So sad

So it seems like the most likely outcome of the Malaysian Airlines MH 370 flight has come to pass, and that it ended up in the ocean with no survivors. It is not clear that we will ever know what caused the loss since the plane is believed to be in one of the hardest to reach regions of the ocean.

One cannot help but feel so sad for the loved ones of those who perished. Despite all the odds against anyone being found alive, it is human nature to hope that some extremely unlikely event resulted in at least some of them surviving. What is inexcusable are those news outlets that played up one bizarre scenario after another and made them seem more credible than they really were, thus creating a roller-coaster of emotions for those anxiously hoping for any good news.

The sad truth is that this will be repeated the next time around. The news outlets do not really care about the feelings of the people truly affected by this tragedy. They are appealing to the voyeuristic impulses of the rest of us who seemingly cannot take our eyes away from what had become another reality show that featured human interest drama. The grieving families were merely extras in the cast.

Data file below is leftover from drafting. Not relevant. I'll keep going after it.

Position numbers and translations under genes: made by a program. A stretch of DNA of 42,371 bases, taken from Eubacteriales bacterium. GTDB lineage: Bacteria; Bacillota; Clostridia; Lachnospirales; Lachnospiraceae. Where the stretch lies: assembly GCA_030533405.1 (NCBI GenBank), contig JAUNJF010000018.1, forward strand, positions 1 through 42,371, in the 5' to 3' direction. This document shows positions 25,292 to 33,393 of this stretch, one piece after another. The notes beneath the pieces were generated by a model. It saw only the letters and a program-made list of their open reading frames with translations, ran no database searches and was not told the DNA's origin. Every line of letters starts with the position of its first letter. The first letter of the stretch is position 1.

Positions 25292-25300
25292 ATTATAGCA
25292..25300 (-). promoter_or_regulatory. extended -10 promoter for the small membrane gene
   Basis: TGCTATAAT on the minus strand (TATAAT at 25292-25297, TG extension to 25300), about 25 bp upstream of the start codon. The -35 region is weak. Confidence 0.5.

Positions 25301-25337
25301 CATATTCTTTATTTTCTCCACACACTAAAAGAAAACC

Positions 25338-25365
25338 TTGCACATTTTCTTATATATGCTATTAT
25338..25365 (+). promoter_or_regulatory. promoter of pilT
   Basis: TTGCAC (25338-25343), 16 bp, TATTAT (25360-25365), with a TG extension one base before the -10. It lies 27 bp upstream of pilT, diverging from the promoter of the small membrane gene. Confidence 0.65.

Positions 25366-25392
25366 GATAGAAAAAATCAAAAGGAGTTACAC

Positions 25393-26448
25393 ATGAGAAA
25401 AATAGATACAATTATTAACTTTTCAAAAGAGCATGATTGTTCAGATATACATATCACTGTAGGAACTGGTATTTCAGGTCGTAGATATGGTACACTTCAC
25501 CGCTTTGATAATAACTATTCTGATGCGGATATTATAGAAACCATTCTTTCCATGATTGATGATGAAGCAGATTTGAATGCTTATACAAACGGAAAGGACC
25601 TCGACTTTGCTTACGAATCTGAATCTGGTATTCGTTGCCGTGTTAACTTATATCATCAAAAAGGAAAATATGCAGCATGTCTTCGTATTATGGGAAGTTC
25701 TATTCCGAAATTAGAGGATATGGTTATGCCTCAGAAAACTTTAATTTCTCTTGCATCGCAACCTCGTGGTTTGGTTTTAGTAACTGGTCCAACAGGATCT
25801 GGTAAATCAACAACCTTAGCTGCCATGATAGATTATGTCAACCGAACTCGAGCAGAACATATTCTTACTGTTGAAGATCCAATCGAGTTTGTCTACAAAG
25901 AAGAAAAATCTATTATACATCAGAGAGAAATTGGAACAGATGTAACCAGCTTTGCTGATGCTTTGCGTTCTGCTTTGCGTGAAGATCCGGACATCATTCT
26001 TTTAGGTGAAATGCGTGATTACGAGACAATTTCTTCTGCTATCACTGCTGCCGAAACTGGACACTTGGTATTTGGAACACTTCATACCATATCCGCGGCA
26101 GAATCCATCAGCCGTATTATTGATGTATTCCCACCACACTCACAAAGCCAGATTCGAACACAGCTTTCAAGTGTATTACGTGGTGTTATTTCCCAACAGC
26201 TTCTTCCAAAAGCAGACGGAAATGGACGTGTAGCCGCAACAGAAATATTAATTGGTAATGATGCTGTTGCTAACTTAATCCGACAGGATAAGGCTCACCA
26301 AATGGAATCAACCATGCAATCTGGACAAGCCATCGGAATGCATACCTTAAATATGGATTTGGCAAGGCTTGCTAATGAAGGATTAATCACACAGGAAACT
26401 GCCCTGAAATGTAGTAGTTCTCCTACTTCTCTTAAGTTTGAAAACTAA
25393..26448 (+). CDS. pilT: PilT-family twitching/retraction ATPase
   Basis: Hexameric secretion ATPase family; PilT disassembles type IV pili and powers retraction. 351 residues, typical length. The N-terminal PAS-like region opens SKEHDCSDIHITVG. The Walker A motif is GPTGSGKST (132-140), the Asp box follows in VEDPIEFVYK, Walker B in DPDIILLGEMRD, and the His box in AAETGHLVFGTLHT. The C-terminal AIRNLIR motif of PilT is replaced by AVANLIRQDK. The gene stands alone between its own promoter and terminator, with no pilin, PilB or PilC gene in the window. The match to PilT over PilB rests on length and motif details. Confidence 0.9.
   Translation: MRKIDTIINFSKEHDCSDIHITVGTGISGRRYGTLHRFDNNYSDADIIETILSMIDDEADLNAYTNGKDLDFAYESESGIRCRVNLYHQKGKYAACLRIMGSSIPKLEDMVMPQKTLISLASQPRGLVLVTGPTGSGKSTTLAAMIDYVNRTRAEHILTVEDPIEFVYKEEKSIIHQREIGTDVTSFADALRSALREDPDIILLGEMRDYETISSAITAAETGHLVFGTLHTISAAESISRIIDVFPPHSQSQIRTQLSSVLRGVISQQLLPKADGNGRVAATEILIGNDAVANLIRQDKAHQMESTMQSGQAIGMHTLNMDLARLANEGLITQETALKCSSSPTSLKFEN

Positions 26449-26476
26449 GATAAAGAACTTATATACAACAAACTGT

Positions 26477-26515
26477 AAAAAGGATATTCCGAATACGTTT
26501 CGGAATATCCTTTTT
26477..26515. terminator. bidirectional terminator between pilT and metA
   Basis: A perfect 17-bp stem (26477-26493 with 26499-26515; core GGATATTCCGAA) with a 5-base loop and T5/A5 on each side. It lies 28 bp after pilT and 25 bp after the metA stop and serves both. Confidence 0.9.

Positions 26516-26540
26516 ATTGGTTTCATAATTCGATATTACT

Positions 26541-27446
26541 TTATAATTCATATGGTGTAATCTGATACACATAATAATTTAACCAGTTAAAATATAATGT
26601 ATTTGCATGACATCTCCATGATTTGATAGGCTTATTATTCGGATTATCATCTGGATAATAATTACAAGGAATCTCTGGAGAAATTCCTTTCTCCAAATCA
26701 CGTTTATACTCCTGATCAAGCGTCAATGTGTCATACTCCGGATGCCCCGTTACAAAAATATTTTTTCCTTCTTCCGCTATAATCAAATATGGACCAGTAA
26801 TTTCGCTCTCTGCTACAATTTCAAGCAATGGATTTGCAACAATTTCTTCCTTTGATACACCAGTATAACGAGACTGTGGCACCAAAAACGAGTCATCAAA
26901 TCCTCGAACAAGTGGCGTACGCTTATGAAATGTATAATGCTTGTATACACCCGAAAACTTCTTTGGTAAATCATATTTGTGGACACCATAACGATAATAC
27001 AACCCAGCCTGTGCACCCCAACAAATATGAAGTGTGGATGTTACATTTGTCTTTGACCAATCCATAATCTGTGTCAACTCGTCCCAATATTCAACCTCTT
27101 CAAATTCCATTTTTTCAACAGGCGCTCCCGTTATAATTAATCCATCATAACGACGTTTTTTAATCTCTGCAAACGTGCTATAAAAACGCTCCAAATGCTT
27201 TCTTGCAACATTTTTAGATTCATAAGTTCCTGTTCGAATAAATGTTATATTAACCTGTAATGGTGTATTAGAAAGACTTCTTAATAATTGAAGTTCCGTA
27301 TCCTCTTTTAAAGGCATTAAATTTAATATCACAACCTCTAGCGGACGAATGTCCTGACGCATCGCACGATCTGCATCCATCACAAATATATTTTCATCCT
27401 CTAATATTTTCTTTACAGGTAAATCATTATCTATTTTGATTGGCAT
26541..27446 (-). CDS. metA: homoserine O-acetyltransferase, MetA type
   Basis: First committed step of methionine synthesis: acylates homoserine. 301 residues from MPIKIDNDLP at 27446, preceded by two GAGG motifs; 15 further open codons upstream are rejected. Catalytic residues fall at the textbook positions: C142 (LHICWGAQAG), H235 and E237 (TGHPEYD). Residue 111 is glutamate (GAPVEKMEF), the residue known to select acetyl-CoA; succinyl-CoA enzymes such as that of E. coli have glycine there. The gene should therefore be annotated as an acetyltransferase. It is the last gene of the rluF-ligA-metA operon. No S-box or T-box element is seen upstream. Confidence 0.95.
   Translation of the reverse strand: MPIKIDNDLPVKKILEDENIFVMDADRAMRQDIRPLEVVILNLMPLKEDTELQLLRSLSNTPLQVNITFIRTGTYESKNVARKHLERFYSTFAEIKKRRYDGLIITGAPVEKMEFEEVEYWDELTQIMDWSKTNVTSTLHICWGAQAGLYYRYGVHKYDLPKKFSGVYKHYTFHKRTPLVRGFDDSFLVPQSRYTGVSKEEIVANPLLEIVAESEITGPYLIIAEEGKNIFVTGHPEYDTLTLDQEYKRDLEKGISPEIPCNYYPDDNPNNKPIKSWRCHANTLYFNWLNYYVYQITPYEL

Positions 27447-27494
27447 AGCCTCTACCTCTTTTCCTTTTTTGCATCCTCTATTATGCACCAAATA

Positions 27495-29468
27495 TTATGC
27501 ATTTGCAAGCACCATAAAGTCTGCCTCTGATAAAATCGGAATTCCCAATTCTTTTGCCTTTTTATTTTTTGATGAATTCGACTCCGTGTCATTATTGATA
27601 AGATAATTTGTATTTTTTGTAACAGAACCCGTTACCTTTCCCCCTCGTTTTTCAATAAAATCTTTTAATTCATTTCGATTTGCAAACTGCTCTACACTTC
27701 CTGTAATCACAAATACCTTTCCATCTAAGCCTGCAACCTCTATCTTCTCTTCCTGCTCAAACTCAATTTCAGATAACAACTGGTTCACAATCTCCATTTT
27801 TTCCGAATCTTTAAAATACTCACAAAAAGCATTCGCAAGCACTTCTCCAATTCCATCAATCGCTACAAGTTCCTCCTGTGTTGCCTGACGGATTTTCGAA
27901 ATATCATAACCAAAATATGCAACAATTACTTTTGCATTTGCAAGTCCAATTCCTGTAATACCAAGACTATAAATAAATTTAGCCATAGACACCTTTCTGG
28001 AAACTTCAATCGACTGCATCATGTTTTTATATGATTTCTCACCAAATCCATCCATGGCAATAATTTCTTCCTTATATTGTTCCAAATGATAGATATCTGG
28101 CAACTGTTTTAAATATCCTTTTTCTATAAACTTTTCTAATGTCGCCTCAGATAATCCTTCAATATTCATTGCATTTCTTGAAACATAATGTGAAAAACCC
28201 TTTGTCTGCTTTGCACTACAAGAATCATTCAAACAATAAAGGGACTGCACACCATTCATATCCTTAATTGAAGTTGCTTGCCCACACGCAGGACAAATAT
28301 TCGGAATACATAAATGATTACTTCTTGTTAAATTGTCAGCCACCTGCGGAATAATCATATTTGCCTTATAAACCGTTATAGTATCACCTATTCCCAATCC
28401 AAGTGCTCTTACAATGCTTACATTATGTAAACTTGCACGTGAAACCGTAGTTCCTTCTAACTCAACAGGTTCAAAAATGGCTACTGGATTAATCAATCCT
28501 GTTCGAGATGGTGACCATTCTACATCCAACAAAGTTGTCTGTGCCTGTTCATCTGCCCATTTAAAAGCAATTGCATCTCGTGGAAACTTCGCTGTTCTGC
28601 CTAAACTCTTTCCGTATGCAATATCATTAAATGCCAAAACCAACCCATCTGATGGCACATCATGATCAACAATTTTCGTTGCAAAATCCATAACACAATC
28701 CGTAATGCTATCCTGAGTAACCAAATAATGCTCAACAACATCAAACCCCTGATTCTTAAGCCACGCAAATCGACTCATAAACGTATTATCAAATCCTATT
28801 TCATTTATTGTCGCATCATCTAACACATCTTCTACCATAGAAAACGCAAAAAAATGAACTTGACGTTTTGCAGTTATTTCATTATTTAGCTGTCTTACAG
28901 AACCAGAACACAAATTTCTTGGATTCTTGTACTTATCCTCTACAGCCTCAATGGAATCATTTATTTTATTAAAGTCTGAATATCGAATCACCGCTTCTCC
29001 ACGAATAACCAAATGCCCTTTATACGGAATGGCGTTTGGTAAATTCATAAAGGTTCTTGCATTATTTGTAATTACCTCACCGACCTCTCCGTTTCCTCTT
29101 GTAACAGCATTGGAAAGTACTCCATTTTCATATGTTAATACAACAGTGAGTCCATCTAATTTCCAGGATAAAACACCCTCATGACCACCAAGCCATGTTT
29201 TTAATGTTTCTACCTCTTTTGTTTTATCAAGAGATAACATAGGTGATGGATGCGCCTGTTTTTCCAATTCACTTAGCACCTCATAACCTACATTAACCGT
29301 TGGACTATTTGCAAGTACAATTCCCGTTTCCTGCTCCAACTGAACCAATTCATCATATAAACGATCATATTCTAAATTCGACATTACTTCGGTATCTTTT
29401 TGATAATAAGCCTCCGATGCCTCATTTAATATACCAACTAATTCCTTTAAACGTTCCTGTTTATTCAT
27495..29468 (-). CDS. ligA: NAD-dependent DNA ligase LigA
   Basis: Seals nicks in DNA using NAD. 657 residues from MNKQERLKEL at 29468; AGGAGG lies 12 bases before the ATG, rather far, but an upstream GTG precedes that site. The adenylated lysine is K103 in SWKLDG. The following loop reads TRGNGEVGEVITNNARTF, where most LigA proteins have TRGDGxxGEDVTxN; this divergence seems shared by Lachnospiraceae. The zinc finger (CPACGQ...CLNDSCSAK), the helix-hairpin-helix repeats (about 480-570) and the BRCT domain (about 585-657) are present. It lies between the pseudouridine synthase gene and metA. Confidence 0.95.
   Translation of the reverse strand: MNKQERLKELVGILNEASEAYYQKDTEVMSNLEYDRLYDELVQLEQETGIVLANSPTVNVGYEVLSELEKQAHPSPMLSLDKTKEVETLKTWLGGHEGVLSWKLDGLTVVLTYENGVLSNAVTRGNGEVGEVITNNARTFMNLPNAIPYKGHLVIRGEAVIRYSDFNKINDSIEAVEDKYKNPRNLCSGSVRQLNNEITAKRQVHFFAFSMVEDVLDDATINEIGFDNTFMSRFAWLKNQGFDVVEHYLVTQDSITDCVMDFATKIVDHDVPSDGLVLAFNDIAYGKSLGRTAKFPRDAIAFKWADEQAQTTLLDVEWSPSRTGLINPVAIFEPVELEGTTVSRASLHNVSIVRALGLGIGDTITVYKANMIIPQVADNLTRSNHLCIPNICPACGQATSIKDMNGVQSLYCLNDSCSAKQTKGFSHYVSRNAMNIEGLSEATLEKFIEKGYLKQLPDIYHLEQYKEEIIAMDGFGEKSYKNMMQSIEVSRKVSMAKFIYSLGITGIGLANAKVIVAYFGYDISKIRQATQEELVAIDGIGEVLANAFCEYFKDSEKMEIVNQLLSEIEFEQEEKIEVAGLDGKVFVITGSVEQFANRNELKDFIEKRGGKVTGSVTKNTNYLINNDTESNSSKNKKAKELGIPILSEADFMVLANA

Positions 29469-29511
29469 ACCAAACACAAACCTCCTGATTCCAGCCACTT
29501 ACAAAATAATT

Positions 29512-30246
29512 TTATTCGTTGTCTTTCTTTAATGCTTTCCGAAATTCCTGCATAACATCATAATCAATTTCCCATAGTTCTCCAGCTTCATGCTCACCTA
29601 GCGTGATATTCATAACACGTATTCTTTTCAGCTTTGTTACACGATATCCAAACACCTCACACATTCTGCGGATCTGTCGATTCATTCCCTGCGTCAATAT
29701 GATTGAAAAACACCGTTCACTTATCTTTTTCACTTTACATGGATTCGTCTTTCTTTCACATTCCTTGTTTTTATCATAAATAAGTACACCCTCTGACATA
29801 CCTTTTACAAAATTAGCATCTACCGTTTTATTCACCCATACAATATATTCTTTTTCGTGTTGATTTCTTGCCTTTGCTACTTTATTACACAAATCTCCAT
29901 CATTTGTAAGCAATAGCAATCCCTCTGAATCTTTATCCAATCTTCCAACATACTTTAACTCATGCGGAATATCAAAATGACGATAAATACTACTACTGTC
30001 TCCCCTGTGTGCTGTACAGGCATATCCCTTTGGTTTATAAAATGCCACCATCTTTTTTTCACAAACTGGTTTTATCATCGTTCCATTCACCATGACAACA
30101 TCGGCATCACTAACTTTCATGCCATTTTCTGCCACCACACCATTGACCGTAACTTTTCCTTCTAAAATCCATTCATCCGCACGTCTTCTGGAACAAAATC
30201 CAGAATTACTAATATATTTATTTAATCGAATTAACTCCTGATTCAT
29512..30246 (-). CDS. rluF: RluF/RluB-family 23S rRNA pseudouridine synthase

1. colnago80 says

    Apparently, the plane was tracked by satellite so a question should be raised as to why it took 2 weeks+ to find it. It also remains a mystery as to why the plane crashed in the Indian Ocean Southwest of Australia, very far from it’s intended destination, Beijing. Unless the flight recorder is somehow recovered, we will probably never know what went wrong.

  2. Who Cares says

    The reason it took 2 weeks was that they had to use historical data to determine where other planes had been in the past, then generalize the algorithm so it is capable of predicting where a plane will be based on the pings, then test that out and then finally apply the refined algorithm to the pings received from MH370.

  3. raven says

    Malaysian authorities have said that evidence so far suggests the plane was deliberately turned back across Malaysia to the Strait of Malacca, with its communications systems disabled. They are unsure what happened next.

    It’s clear that there was no major plane malfunction. It flew for something like 5,000 miles after they lost contact.

    1. The loss of contact seems deliberate. A lot of redundant systems were turned off.

    2. The plane also did a nearly 180 degree turn which shouldn’t have happened with an autopilot and flew to the middle of nowhere.

    This looks deliberate for reasons unknown. It’s sobering how one’s life can end any day for causes that never occur to you.

  4. lorn says

    Everyone dead after having landed in the sea was the most likely outcome given the lack of obvious wreckage and historical survival rates if the airliner doesn’t accomplish something resembling a controlled landing.

  5. says

    The loss of contact seems deliberate. A lot of redundant systems were turned off.